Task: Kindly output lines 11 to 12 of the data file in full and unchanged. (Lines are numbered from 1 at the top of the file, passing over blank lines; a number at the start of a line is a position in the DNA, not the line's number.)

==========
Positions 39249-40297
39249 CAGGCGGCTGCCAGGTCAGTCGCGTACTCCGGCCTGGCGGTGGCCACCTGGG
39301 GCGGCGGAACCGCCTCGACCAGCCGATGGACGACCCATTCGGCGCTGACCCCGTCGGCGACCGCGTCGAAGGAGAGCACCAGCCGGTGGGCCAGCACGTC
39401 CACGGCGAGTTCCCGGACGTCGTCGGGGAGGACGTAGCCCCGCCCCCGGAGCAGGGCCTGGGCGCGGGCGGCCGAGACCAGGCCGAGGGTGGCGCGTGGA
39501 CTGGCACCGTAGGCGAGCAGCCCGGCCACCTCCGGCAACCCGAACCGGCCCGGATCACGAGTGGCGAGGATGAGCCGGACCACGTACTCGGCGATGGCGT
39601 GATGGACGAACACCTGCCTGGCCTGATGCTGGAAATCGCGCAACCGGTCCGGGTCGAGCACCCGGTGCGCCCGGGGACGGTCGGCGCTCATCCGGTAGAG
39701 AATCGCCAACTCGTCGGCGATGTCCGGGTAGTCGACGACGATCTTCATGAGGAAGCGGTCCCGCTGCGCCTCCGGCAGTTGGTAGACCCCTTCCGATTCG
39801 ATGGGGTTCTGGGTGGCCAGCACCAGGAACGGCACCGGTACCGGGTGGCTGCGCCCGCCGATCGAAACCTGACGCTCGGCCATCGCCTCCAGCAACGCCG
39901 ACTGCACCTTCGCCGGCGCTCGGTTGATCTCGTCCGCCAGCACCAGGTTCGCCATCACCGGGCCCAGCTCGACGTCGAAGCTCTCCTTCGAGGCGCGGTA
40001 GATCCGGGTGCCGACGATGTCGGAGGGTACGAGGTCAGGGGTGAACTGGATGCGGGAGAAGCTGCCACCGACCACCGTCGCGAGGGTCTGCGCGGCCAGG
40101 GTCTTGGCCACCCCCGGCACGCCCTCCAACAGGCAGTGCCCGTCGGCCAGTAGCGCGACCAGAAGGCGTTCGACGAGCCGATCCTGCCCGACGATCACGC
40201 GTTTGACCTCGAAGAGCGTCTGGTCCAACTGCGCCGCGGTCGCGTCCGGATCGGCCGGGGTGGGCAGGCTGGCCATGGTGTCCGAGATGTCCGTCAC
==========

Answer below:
40101 GTCTTGGCCACCCCCGGCACGCCCTCCAACAGGCAGTGCCCGTCGGCCAGTAGCGCGACCAGAAGGCGTTCGACGAGCCGATCCTGCCCGACGATCACGC
40201 GTTTGACCTCGAAGAGCGTCTGGTCCAACTGCGCCGCGGTCGCGTCCGGATCGGCCGGGGTGGGCAGGCTGGCCATGGTGTCCGAGATGTCCGTCAC